Report on ITA General Session – WOW – That’s a great idea

This is the sixth and last in a series of postings about my thoughts from sessions that I attended at the Information Technology Alliance’s Fall Collaborative (<-I love that word) held in Palm Springs.

Delivered by five partners, four of them Sage partners. Wows included:

  • David Cieslak of Arxis – Solid state drives can breathe new life into old laptops. I can state from personal experience this is very true!
  • Jeff Roth of SWK made their part-time HR director a chargeable resource. Customers love it.
  • Steve Krueger of Business Technology Systems created and executed a referral plan to accounting firms and did lunch and learn and technology updates.
  • Lissa Johnssen of Net@work sold her business. No more headaches and she loves working for another company.
  • Chris Faist – Started selling cloud services to customers.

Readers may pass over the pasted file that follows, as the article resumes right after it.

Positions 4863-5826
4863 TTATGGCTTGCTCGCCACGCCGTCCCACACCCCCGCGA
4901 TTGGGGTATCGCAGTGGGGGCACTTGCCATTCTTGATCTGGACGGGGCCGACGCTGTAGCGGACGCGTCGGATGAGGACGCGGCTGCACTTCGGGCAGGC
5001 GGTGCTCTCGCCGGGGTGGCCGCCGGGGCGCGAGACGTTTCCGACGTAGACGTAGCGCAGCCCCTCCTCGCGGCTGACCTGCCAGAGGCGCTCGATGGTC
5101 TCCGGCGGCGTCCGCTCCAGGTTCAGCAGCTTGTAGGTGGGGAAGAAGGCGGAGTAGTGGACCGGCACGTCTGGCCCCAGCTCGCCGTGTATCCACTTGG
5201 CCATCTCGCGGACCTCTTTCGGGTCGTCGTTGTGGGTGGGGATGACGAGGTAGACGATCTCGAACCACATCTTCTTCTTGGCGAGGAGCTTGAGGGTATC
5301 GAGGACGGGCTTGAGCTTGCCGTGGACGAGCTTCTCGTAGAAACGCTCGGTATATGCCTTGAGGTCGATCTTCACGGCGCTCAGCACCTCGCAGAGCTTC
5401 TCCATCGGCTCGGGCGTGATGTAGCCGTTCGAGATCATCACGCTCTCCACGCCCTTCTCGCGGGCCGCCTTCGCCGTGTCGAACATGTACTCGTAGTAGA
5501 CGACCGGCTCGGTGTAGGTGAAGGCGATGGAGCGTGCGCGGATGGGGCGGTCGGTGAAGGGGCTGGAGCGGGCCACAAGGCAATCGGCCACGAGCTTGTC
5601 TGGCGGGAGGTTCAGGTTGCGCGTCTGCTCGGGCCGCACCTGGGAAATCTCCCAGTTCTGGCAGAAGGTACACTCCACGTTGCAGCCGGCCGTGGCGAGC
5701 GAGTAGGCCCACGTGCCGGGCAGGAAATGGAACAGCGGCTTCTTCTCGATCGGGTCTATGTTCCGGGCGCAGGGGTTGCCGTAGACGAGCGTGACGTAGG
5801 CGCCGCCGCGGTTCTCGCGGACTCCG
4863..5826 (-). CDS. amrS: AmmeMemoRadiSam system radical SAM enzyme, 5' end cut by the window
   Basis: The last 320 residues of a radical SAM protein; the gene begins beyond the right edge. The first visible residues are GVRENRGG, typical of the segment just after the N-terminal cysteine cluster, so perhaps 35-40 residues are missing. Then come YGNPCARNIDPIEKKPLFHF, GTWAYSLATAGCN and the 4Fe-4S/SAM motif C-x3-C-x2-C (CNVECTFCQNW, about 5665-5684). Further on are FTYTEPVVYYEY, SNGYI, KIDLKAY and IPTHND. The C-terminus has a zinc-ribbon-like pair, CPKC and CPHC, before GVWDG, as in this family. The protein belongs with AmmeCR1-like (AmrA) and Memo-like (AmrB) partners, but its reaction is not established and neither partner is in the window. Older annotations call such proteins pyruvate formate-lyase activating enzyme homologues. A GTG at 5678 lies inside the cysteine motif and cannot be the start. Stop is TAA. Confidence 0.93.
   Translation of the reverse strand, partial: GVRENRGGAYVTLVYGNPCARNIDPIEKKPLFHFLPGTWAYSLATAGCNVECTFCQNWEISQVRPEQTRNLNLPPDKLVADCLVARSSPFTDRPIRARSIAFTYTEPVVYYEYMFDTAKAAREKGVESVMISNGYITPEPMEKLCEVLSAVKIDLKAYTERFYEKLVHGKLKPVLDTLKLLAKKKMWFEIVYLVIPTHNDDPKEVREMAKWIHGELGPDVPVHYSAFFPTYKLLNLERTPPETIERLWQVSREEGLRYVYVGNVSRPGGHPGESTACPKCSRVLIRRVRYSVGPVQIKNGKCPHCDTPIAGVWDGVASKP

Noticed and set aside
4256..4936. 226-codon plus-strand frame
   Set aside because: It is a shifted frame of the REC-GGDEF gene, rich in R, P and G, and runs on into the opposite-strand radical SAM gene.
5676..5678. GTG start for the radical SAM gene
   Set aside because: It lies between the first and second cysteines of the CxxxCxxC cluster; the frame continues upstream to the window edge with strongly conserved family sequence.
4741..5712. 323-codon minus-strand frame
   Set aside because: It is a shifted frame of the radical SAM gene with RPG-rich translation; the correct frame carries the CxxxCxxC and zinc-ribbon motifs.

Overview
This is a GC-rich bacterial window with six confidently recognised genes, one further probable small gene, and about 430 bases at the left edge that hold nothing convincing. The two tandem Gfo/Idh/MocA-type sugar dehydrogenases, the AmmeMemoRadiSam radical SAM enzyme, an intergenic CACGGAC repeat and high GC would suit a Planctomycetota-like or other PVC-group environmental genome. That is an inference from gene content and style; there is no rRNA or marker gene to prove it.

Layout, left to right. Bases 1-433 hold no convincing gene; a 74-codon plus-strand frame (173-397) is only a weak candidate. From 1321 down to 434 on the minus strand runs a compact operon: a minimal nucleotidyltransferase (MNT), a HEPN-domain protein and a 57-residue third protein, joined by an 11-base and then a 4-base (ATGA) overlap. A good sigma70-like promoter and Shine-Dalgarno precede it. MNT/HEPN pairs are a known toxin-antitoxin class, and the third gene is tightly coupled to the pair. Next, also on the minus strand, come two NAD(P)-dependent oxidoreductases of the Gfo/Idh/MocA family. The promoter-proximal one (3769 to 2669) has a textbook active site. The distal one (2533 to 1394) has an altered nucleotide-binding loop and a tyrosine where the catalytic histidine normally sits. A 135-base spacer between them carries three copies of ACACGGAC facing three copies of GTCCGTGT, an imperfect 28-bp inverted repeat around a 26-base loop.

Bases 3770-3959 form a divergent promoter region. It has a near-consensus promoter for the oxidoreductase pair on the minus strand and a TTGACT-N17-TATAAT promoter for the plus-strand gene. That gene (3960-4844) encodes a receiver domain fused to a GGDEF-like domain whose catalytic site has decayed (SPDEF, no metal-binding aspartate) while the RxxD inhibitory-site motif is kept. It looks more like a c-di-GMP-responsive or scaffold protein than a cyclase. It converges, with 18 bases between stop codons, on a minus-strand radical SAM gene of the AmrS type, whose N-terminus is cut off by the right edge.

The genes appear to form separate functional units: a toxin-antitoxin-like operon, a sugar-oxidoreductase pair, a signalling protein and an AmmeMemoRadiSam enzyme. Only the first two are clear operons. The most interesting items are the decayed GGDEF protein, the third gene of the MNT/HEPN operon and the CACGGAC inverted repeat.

• Clark Haley moved BCS/Prosoft’s Web site to WordPress. For details visit his post on this transition.

Report on ITA Breakout Session – Making Value Pricing Work for You

This is the fourth in a series of postings about my thoughts from sessions that I attended at the Information Technology Alliance’s Fall Collaborative (<—I love that word) held in Palm Springs.

This was a panel session, hosted by Lisa Kianoff of L. Kianoff and Associates. Three partners (all Sage) participated. More significantly, I was not a participant (except as an attendee). This is a huge victory for the pricing with purpose movement.

Here is what each one had to offer.

Annette Balgord of Balgord Software Solutions

  • To develop her price she does begin with rate times hours, but then factors in likability of the customer and their people, the complexity of the work to be done, the potential risk to her firm in doing the work, whether or not the customer has an internal IT department or uses an outside contractor. Before setting price, she believes you must have a thorough understanding of what the customer needs.
  • “Even if you do rate time hours and you do not understand the needs, you are still guessing at price, aren’t you?”
  • For the most part, she believes RFPs are poorly written and inconsistent and refuses to get involved with prospects who will not let her bypass them.